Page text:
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Quartz Daily Brief—India’s air quality, the Obama doctrine, Rolling Stone’s failure, Norway’s Bond villain base

By Adam Pasick

What to watch for today

India moves to improve air quality. The environment ministry kicks off a two-day conference with a speech from prime minister Narendra Modi. The meeting will try to simplify environmental laws and launch a new national air quality index.

The UK starts a retirement savings free-for-all. The British tax year begins today, coinciding with new rules that do away with a requirement to convert pensions into annuities. Happy pension freedom day to those celebrating.

Inflation watch. Consumer price updates are due from Russia and Colombia.

Public holidays around the world. Most of Europe is taking a day off for Easter Monday, as is Australia, Canada, and large parts of Africa. Meanwhile, China is celebrating the Qingming festival. Everyone else will be working away as usual.

Over the weekend

Obama lobbied for engagement in Iran and Cuba. The US president called the prospect of a nuclear deal with Tehran a “once-in-a-lifetime opportunity” to “take the nuclear issue off the table” in an interview with the New York Times (paywall). He also laid out the outlines of an “Obama Doctrine” for foreign policy that encourages engagement with isolated regimes, including Cuba.

Wall Street’s pay gap shrunk dramatically. Bank CEOs now make about 124 times as much as their average workers, down from 273 times in 2006, according to the Wall Street Journal (paywall). The gap could fall even further when US regulators finalize a rule requiring all public companies to report their pay ratios—a move fiercely opposed by the banking industry.

Rolling Stone’s campus rape story was deemed a “journalistic failure.” review by the Columbia Journalism School found that the since-retracted article about an alleged fraternity gang rape at the University of Virginia failed to follow “basic, even routine journalistic practice.” The story may have also “spread the idea that many women invent rape allegations,” the report found.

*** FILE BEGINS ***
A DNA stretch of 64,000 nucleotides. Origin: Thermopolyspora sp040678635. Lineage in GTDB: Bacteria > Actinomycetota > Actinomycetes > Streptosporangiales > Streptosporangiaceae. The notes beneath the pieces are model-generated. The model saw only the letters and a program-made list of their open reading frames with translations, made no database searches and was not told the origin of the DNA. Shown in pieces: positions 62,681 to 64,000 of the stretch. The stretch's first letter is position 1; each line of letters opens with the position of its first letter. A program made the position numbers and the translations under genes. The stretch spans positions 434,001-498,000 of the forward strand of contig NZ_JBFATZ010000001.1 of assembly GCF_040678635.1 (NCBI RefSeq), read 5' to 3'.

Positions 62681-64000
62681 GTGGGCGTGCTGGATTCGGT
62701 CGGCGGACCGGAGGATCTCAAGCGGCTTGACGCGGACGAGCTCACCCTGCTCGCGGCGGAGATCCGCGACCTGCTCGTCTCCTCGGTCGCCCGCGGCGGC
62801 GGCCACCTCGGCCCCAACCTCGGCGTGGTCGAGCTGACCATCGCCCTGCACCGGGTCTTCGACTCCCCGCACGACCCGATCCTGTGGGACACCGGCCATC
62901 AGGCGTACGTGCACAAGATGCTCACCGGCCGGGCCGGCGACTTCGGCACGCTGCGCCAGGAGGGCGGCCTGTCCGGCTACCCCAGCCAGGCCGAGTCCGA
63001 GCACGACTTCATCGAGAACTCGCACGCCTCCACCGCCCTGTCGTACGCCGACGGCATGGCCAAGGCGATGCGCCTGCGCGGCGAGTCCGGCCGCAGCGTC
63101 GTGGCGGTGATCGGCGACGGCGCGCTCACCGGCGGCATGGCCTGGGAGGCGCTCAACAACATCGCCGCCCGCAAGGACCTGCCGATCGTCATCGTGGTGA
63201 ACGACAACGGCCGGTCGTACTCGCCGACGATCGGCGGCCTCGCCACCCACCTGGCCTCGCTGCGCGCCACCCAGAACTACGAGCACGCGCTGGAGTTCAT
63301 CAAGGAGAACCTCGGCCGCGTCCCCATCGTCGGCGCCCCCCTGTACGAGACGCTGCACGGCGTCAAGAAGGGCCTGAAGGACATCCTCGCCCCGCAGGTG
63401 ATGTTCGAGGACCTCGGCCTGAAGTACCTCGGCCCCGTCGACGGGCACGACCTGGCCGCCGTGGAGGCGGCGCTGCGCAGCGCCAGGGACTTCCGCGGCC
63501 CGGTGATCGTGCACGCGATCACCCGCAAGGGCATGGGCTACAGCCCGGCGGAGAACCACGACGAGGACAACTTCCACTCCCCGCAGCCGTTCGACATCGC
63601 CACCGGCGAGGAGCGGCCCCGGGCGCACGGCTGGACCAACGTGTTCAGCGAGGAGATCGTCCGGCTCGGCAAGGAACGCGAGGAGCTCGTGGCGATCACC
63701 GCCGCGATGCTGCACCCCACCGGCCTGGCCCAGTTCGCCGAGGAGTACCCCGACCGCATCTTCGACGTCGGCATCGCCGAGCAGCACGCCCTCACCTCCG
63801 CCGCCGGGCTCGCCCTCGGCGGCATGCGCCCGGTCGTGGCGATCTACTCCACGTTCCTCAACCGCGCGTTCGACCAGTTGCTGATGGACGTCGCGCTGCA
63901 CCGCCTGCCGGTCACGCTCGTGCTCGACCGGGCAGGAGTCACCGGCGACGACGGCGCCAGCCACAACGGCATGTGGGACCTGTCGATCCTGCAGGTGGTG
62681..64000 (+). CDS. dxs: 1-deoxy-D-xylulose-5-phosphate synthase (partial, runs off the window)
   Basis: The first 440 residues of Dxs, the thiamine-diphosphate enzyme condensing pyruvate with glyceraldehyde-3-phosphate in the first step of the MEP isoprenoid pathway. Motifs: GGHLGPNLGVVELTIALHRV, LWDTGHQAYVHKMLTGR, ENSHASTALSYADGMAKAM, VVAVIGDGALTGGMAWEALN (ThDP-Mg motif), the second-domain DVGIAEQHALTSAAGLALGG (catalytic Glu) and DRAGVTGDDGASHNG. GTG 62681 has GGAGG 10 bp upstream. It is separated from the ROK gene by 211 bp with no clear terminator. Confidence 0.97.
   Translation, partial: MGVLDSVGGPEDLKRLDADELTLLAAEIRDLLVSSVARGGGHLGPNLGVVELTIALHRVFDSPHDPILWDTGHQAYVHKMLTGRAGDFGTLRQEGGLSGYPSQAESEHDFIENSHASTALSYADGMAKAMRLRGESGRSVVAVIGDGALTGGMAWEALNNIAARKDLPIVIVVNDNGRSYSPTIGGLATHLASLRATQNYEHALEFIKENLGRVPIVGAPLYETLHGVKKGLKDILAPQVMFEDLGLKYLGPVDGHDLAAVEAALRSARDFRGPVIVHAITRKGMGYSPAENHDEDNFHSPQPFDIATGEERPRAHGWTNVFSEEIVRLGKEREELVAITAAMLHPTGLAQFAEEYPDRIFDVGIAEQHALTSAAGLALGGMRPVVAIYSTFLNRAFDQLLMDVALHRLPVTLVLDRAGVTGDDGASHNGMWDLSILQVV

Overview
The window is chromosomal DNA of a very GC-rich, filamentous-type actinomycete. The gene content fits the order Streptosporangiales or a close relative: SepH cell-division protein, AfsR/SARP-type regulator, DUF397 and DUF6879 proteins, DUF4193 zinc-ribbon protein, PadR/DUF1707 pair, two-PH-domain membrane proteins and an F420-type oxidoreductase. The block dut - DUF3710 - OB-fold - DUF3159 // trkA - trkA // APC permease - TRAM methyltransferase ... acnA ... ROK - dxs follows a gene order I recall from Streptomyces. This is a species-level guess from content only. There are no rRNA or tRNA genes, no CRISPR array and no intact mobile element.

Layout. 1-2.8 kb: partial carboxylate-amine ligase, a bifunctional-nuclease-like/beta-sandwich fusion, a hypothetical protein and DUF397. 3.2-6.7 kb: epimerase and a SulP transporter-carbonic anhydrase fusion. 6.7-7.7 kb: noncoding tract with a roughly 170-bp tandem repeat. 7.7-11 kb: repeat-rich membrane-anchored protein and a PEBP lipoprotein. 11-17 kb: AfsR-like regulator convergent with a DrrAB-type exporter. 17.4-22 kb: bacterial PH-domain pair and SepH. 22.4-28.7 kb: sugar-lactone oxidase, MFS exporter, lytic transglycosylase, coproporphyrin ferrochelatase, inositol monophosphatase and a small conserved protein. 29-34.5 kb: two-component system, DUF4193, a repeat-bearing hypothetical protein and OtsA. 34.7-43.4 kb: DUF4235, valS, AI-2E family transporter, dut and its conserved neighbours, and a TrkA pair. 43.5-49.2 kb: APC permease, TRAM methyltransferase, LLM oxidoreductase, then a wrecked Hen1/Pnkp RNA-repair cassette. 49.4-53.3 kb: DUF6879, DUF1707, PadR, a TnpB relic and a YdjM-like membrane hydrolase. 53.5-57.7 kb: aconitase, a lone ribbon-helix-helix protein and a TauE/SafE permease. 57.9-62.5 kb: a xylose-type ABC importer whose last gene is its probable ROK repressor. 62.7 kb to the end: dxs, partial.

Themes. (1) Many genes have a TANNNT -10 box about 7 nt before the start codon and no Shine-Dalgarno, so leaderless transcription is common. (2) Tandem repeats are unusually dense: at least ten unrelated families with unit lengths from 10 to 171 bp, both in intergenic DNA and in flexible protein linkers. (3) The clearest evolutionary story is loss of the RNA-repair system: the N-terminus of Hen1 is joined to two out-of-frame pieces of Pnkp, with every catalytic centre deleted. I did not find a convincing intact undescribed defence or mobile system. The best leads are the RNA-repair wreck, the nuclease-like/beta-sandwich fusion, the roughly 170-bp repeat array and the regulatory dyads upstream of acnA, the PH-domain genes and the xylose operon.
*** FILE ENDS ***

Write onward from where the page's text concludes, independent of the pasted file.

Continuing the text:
Sharp seeks money for its LCD business. The troubled Japanese electronics maker wants to spin off its unit that makes liquid crystal display panels for smartphones and tablets, and is hoping for investment from a public-private fund, according to the Wall Street Journal and Bloomberg.

Palestinian refugees fought the Islamic State in Damascus. A faction of Palestinians tied to Hamas, along with forces loyal to Syrian president Bashar al-Assad, are battling ISIL fighters in the Yarmouk Camp (paywall) in Damascus. The bloody fighting is threatening to worsen a humanitarian disaster for the estimated 15,000 residents of the camp, who have been living in Syria for decades.

David Lynch bowed out of the Twin Peaks revival. The director of the cult TV series, due to be resurrected at Showtime in 2016, said the channel refused to commit enough money “to do the script the way I felt it needed to be done.” The project’s prospects are now looking as dark as Agent Dale Cooper’s coffee.

Quartz obsession interlude

John McDuling on how TV would look very different without Mad Men. “The high cost of acquiring streaming rights to shows such as Mad Men was a key reason why Netflix started producing original content. And Netflix’s success with shows such as Orange is the New Black and House of Cards has spurred the likes of Amazon and Yahoo to get into streaming.” Read more here.

Matters of debate

Driverless cars will arrive gradually. Semi-autonomous features are already showing up in inexpensive models.

Nothing is exclusive once it hits the internet. Sorry, Beyoncé.

Hillary Clinton may be terrible at running for president. But should that even matter?

This Easter is the end of cheap chocolate. Cocoa prices are expected to double in the next five years.

Tech lust has created the worst place on earth. It’s a lake of black sludge in Inner Mongolia where rare earth minerals are processed.

Surprising discoveries

Oil company ads have changed since 1962. Exxon forerunner Humble Energy bragged about how many glaciers it could melt.

A Paris pharmacy rivals the Eiffel Tower with Korean tourists. Pharmacie de Monge is globalization in a nutshell.

Yoga is not sacrilegious. A California court ruled that the practice doesn’t promote Hinduism at the expense of Christianity.

Norway sold its $500 million Arctic base for almost nothing. The Bond villain-worthy facility is now being rented by the Russians.

Drug dealers shouldn’t use Venmo. The arrest of a social media-using kingpin is freaking out his exposed customers.

Our best wishes for a productive day. Please send any news, comments, pharmacy tourist traps, and bargain-priced Arctic bases to hi@qz.com. You can follow us on Twitter here for updates throughout the day.

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